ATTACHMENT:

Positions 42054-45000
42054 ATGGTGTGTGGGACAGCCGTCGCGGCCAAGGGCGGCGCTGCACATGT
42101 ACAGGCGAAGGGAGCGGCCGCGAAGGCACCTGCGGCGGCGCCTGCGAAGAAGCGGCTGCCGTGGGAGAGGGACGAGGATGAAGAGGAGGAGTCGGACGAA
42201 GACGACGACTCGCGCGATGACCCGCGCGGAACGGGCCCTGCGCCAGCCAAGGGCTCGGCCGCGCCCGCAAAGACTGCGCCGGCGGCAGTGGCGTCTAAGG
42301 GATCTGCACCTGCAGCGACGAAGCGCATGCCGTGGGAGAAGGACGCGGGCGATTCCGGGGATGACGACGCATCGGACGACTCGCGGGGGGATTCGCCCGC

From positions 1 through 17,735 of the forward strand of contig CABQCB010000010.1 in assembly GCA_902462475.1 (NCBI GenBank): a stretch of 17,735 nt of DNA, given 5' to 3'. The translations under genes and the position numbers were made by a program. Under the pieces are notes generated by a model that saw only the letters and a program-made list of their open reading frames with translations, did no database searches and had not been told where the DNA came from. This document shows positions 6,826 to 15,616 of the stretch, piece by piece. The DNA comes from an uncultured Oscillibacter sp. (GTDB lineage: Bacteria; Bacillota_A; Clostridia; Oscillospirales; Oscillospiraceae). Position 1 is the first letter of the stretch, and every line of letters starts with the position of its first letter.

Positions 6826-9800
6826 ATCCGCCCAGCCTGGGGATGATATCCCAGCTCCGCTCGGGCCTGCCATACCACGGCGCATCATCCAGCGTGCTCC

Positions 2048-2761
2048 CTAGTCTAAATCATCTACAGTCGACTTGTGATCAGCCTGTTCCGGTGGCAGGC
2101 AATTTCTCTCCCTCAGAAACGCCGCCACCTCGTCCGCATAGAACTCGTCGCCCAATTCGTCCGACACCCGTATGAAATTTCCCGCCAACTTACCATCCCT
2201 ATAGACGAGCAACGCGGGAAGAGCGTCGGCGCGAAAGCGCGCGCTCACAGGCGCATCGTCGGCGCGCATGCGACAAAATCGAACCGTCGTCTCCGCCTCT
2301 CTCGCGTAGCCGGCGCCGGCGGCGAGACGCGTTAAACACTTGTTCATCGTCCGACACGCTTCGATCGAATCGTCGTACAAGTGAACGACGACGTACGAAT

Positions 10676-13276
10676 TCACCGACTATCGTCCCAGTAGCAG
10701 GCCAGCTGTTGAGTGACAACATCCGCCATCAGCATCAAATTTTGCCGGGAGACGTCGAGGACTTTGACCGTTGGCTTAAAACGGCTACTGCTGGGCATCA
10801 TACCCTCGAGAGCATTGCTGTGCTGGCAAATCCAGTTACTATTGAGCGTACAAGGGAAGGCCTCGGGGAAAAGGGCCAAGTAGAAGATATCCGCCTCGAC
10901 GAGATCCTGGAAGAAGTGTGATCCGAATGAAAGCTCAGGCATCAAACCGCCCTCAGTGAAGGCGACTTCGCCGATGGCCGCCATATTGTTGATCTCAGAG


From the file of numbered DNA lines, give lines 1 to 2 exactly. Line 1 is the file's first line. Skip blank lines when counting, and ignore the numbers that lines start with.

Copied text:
Positions 42054-45000
42054 ATGGTGTGTGGGACAGCCGTCGCGGCCAAGGGCGGCGCTGCACATGT